And here is the honest truth: you need TONS of solid info before you can pinpoint a player’s range at only being super-nutted. That doesn’t mean that super nutted hands aren’t in your opponent’s range. It just means that there are likely other hands in their range as well, and since there are only so many combos of super strong hands in a given range, any extra hands in their range begin to quickly drop in value.
So before you say “well, that raise can only be made with the nuts – I guess I’ll fold top pair here” again, think deeply about what they would really raise with.
Sure, if they 100% only raise with the nuts you actually exploit them by folding (since you never pay them off). But this is not the case as often as players think it is. Your opponent might raise TP to keep you from betting the river again. They might semi-bluff. They might think they spotted a tell on you…
You could fold and make the likely-false assumption that they only have the nuts when they raise. But you will only know that if you call it down more than a few times and see it.
And you want to know a little secret? Nits, TAGs, and risk-averse people LOVE folding in these spots for a very simple reason: they prefer a small loss over a big loss. But by implementing that mindset they also make it extremely difficult to generate big wins since they aren’t comfortable sometimes being wrong and feeling the sting of losing a buy-in. If you fear losing buy-ins, you are either under-rolled or dealing with a mental leak that you may not be aware of. Either way, recognize the issue and start patching it ASAP.
Adjusting Your Play Based On Their Folding Frequency
Adapting your folding strategy based on your rivals’ folding frequency is the key to gaining a significant edge at the poker table. Let’s first explore the players who seem to have a love affair with folding. They’re the cautious ones who only play when they have a solid hand. One practical approach is to widen your range when these tight folders are in the hand.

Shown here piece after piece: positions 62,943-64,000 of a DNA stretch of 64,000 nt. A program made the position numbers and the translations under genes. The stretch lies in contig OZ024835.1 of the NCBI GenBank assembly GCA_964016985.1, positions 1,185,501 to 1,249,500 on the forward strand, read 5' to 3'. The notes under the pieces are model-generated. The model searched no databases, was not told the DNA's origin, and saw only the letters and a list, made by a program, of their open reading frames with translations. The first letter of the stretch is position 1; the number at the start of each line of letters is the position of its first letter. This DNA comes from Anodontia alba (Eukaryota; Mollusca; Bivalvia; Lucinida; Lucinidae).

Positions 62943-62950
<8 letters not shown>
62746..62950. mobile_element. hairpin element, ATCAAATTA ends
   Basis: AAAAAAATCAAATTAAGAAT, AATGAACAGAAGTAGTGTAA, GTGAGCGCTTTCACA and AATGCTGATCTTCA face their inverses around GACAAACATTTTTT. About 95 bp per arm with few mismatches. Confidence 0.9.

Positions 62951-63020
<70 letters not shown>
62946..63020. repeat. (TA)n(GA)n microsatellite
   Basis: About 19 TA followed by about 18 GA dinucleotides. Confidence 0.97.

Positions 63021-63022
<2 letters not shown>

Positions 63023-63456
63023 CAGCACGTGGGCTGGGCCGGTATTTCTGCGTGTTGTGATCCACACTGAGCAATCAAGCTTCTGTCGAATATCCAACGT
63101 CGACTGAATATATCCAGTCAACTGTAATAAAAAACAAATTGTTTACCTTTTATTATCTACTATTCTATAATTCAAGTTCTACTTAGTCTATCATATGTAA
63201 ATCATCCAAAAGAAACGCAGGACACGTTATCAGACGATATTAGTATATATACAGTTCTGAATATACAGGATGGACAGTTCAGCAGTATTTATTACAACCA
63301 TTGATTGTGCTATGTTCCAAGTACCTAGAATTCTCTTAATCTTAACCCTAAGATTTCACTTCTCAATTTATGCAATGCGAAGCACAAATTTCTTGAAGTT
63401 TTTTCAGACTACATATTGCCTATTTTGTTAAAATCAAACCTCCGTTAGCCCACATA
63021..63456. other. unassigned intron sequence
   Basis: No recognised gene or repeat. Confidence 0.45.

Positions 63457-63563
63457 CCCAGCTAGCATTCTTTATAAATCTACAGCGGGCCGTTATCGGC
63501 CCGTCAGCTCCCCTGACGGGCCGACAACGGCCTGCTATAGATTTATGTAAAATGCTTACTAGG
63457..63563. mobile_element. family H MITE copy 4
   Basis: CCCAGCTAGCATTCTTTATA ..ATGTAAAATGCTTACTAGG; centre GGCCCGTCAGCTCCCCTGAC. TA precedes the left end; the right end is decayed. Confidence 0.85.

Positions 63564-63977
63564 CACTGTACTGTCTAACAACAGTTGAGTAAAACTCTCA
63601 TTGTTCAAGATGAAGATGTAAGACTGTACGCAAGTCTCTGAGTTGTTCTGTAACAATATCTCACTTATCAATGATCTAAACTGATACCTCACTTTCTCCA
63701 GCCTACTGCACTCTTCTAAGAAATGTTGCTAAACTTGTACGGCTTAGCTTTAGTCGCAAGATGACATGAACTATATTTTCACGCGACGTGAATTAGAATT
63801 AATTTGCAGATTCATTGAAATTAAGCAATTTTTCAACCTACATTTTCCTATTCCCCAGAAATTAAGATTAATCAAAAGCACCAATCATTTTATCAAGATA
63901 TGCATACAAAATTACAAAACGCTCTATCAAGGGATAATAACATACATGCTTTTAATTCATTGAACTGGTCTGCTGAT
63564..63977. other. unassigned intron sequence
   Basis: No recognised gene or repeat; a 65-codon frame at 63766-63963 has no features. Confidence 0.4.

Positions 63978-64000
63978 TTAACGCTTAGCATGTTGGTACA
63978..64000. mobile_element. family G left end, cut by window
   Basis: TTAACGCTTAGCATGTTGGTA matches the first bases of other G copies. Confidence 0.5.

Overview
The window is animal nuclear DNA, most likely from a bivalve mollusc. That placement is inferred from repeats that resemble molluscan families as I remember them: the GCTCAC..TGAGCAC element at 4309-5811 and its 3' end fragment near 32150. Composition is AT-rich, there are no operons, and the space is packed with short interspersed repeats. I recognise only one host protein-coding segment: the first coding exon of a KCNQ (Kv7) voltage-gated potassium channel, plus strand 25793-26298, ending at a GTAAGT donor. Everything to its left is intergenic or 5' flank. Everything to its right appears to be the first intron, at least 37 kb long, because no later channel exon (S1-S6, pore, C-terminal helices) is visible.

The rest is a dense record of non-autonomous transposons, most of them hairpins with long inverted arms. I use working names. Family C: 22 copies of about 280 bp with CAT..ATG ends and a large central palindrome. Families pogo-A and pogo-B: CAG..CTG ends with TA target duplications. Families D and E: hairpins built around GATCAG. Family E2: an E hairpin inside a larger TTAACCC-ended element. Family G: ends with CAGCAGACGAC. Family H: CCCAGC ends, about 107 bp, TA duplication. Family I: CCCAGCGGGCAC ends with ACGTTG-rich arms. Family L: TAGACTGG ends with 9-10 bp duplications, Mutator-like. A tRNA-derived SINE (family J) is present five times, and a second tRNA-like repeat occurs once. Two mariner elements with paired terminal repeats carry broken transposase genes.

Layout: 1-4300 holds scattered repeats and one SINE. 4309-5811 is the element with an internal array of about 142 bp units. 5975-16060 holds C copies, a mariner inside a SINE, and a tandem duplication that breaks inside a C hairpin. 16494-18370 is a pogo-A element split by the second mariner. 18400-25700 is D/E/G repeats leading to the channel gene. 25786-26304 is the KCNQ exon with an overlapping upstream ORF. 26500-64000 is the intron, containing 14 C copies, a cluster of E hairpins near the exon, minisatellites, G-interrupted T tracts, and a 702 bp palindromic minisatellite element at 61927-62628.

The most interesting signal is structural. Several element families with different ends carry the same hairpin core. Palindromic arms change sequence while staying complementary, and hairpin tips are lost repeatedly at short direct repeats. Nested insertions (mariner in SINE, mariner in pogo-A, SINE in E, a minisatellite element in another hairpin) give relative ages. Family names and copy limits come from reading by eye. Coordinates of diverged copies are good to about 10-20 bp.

Playing a wide range of hands increases the likelihood of capitalizing on their reluctance to be aggressive. Throw in a few bluffs, and you’ll find them surrendering pots without putting up much of a fight. The key is to exploit their fear of risk by applying controlled aggression.
Consider this scenario: You’re at a table with a player who folds nearly every hand unless they have the nuts. In this situation, you can exploit their predictability by raising and re-raising with a broader range of hands. Steal their blinds regularly; they’re more likely to think you are bluffing even when you have a premium hand. It allows you to extract maximum value when you have the goods to play a big hand against them.
On the flip side, some players rarely fold. They’re the ones who play nearly every hand, seemingly incapable of letting go of even garbage cards. Exploiting these loose cannons requires different adjustments but can be just as profitable.
When facing opponents who rarely fold, tighten up your range. Play premium hands and strong draws, and avoid getting involved with a lot of marginal hands or bluffing them. These players are prone to making common mistakes and patiently waiting for better hands. Let them hang themselves with their weak holdings, and you’ll be there to collect the chips in no time.